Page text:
-XX:+UnlockExperimentalVMOptions -XX:+UseG1GC

Do so with caution, however. As @kimchy noted on Twitter, the release notes include this statement:

Although G1 is available for use in this release, note that production use of G1 is only permitted where a Java support contract has been purchased.

What do you think?

Phipps is Wrong

Sun’s Simon Phipps is wronger than wrong:

Whether you agree with Sun policing it or not, Java compatibility has served us all very well for over a decade. That includes being sure as a developer that all core classes are present on all platforms. Creating sub-sets of the core classes in the Java platform was forbidden for a really good reason, and it’s wanton and irresponsible to casually flaunt the rules.

He’s talking about Google’s JRE Class White List for Google App Engine. The white list is a subset of JRE classes that work on Google’s App Engine hosting environment.

I seriously doubt Google set out to “casually flaunt the rules”. I find it far more likely that Google sought to support as much of Java as possible within the confines of their data centers.


Java is over ten years old, yet I write this blog on WordPress, a PHP application. PHP is ubiquitous and cheap with virtually any ISP, Java is not. Java hosting is expensive and consumes a lot of server resources. For this reason, server-side Java is largely limited to in-house deployments on company servers.

Now Google offers a way to cheaply host server-side Java applications that gracefully scale to hundreds…perhaps thousands of servers. This is wonderful news!

Yes, Google only supports a subset of Java. Rather than calling this “wanton and irresponsible”, how about recognizing this as an engineering tradeoff? We programmers give up some flexibility in return for the ability to scale cheaply and easily.

Other Examples

There are other ways to scale Java to many servers. None are possible without tradeoffs. MapReduce tools like Hadoop require a completely different way of designing your applications and are not appropriate for most applications.

Terracotta tries really hard to be transparent, but you won’t have much luck running it with Java WebStart apps. That’s one of the engineering tradeoffs you live with. Much like Google App Engine’s white list, Terracotta has a list of Non-Portable Classes. Those are the breaks with distributed computing.


Much like App Engine, GWT also supports a subset of the full JRE. That’s because GWT needs to generate JavaScript to run in the browser.

Is GWT another example of Google casually flaunting the rules? Really? GWT is one of the most innovative, cutting edge products I’ve ever seen. It is a marvel of ingenuity and can only support a subset of the JRE because of its nature.

Fully supporting every JRE class and method in a sandboxed environment like GWT is impossible.

Java ME

Sun’s own Java ME supports a subset of the JRE, currently limited to JRE 1.3. See CLDC and MIDP.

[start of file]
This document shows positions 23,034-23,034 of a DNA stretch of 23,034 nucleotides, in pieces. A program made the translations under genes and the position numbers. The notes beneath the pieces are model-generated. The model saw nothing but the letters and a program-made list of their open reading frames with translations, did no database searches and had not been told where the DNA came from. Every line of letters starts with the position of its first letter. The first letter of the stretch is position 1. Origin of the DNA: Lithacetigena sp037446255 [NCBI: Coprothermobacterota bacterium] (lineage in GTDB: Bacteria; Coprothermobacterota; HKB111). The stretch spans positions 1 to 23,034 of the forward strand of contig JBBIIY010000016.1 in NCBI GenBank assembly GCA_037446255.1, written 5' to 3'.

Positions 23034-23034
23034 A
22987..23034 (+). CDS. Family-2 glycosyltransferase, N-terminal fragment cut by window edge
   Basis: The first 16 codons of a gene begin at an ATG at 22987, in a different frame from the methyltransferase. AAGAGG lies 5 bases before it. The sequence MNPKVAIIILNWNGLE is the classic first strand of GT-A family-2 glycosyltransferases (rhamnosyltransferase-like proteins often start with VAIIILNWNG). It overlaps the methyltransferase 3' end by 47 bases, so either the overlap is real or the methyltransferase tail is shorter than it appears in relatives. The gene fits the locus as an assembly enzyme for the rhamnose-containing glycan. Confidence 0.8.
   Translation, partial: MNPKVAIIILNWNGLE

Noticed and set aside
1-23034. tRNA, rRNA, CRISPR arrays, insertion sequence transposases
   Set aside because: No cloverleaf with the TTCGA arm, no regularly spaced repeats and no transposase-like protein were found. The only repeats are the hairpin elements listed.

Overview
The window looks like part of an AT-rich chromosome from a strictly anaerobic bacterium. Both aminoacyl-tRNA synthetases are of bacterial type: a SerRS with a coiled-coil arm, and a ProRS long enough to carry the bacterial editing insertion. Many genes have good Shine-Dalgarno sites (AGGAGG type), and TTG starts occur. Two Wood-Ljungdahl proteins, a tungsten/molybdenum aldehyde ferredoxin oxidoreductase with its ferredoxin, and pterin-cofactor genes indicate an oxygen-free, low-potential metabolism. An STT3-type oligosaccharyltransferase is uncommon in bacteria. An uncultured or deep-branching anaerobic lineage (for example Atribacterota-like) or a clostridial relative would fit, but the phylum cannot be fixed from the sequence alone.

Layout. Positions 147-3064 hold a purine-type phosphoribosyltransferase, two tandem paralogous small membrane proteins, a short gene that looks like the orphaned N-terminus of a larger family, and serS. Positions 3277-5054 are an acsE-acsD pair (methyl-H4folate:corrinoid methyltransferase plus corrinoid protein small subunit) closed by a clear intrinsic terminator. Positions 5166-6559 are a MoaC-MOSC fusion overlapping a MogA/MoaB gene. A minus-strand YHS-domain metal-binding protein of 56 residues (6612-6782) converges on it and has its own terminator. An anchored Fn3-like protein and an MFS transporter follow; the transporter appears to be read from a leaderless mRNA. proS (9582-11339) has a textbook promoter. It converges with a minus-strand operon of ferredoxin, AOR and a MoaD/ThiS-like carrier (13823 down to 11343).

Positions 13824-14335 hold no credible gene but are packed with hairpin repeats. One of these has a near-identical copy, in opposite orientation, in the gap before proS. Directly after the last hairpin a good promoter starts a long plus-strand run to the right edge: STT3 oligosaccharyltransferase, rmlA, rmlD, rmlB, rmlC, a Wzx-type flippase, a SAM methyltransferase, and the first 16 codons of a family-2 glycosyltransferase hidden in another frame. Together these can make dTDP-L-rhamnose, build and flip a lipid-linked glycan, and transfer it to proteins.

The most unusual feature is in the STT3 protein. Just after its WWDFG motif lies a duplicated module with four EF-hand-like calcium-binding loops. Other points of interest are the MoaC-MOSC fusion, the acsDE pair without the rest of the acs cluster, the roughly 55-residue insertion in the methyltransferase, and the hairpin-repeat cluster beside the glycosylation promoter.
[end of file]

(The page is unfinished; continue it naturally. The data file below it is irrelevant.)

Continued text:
Some people say Sun chose a subset of JRE 1.3 as an engineering tradeoff because mobile devices and embedded systems cannot support the full JRE.

But we all know the truth. Sun is wanton and irresponsible to casually flaunt the rules with Java ME. Shame on you, Sun.

JavaFX Fail

JavaFX never seems to work for me. I assumed it was because I use a Mac, but developers assure me the examples work on Leopard. Not my Leopard, apparently.

Step 1

Click the Launch button at this page. This is on Leopard with Firefox version 3.0.7.

Step 2

Receive error.

Step 3

The details:

This happened to me the other day on a completely different web site with a similar kind of example. The error message — Server response code: 500 — makes it look like the problem is on Sun’s end.

Not good enough.


Now it works. This makes me believe the frequent errors I see are on Sun’s servers.

A Swing JComboBox for Enums

Here is a quick and dirty combo box class I wrote the other day. It displays all of the values from a Java enum.

public class EnumCombo<E extends Enum<E>> extends JComboBox {   private final Class<E> enumClass;    public EnumCombo(Class<E> enumClass) {     this.enumClass = enumClass;      for (E e : enumClass.getEnumConstants()) {       addItem(e);     }   }    public E getSelectedItem() {     return enumClass.cast(super.getSelectedItem());   } }

Using the combo box looks like this:

EnumCombo<Status> statusCombo = new EnumCombo<Status>(Status.class);

You’ll probably want to override toString() in the enum to display friendly values in the combo box.

Sun Expands Crapware Program

Remember when I wrote about the Java 6 Bundled Yahoo Toolbar crapware? Well, it just got a lot worse. Effective immediately, Sun will now bundle the Microsoft Live Powered Search-Powered Toolbar — also known as crapware — with JRE downloads.

REDMOND, Wash. — Nov. 10, 2008 — Microsoft Corp. today announced a search distribution deal with Sun Microsystems Inc. to offer the MSN Toolbar, powered by Microsoft Live Search, to U.S.-based Internet Explorer users when they download the Java™ Runtime Environment (JRE™), effective as of today.

Through this agreement, Internet Explorer users downloading Sun’s JRE will have the option to download the MSN Toolbar and have one-click access to Live Search features, as well as news, entertainment, sports and more from the MSN network and direct access to Windows Live Hotmail and Windows Live Messenger.

Here’s another take on this development.